What Is Dogging?
Exit hardware is used on exterior openings, in high occupancy rooms, or anywhere immediate egress is needed. In certain applications, it can be desirable to make a door with exit hardware into a push/pull function, such as in high traffic areas. This allows traffic to flow freely in both directions. Dogging helps accomplish that.
So, what is dogging?
In a nutshell, dogging a device holds the latchbolt retracted removing the need to turn the lever or push the panic bar to retract the latch and open the door. You essentially only have to push or pull the door for it to open when the exit hardware is “dogged”. Businesses may have exit devices installed on their entrance doors, but to enable easier use of the doors, they can use dogging to limit the need to manually retract the latch bolt and open the doors.
Exit hardware that allows for mechanical dogging means that the latchbolt is held retracted using manual means, such as by use of a hex key or cylinder. When the push bar is pressed in and a key is inserted and turned, there are internal parts that retract and hold the latchbolt retracted. To release the latchbolt the device must be manually released by re-inserting the key and turning to disengage the mechanical dogging.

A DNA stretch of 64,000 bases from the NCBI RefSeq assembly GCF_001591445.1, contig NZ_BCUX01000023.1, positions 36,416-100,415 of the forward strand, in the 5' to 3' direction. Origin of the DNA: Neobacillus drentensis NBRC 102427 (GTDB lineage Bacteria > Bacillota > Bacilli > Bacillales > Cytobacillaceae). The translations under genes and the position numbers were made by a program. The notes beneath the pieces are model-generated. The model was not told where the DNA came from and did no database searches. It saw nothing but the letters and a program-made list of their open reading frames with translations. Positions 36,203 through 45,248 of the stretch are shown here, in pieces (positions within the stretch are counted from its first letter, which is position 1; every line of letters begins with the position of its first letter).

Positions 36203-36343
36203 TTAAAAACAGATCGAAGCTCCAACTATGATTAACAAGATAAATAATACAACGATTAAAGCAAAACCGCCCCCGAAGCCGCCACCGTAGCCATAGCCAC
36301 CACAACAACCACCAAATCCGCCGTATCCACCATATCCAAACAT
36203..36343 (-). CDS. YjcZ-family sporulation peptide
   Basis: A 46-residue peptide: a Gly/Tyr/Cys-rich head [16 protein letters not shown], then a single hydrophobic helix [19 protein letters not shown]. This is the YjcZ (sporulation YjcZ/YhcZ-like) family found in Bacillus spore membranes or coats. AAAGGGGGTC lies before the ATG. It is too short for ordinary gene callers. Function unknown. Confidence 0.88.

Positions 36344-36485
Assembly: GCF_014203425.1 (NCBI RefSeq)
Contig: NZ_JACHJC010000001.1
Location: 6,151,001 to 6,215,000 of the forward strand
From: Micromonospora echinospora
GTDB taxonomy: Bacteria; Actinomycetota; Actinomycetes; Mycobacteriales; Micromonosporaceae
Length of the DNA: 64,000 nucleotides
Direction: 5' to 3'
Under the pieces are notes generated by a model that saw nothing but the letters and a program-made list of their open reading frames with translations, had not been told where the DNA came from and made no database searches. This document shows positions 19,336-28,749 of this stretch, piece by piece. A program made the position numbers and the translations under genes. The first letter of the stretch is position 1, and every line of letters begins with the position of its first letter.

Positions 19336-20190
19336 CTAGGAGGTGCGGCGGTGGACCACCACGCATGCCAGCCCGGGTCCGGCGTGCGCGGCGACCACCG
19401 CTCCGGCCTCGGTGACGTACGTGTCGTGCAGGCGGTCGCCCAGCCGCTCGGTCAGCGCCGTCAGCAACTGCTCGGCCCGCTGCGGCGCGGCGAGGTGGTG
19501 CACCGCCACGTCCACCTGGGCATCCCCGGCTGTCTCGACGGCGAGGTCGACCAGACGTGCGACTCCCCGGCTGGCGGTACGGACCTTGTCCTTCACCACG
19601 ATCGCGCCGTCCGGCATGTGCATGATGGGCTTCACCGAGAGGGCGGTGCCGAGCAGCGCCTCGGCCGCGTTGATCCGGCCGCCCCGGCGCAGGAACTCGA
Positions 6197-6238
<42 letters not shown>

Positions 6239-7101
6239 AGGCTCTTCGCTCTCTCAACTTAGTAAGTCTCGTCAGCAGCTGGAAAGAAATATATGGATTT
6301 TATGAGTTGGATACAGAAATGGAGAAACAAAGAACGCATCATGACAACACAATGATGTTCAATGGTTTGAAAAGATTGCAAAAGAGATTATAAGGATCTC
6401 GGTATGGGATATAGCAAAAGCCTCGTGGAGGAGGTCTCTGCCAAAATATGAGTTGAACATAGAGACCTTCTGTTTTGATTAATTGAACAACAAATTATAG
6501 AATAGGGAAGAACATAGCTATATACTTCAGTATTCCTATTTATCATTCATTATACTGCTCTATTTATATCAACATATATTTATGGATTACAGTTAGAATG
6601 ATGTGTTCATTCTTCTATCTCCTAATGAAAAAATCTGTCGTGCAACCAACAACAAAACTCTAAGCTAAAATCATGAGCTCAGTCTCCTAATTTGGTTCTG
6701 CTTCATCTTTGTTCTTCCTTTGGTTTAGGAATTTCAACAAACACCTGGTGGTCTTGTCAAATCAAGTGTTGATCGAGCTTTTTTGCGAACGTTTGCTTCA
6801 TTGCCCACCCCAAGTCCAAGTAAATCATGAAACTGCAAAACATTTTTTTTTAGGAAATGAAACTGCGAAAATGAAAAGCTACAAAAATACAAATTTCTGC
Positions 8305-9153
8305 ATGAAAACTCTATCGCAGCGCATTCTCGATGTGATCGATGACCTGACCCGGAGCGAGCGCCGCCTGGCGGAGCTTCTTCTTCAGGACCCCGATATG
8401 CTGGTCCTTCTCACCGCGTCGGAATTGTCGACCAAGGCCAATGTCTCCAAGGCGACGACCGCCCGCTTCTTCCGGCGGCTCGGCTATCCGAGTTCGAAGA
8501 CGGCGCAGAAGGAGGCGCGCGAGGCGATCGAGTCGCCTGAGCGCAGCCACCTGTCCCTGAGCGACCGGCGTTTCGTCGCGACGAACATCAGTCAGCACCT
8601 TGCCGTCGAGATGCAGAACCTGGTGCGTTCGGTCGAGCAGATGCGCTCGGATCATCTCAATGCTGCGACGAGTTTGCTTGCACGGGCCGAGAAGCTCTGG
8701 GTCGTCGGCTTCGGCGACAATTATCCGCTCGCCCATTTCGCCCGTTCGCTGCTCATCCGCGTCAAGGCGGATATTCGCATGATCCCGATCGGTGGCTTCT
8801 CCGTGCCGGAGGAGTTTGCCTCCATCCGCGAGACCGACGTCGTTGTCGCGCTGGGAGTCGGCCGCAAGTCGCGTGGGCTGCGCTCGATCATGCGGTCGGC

Exit hardware that is electrified can be installed with electrical dogging options. There are a few variations of electrical dogging, but the principle is the same. A motor or solenoid can be remotely activated which retracts the latchbolt and can hold the latchbolt retracted electrically without the use of a hex key or cylinder.
This method allows for an access control program to control how long the latchbolt is retracted. A schedule can be set so that, at a shopping mall for example, the entry doors will be set for electric dogging at 7:00 AM when the mall opens for business and then the dogging will be disengaged at 10:00 PM when the shopping mall closes.
Note: electrical dogging can be used on fire exit hardware as long as it is tied into the fire alarm system. This means that if the fire alarm goes off, a signal is sent to the exit device to deactivate the electrical dogging which allows the latchbolt to re-latch, meeting the self-latching requirement for fire rated openings.
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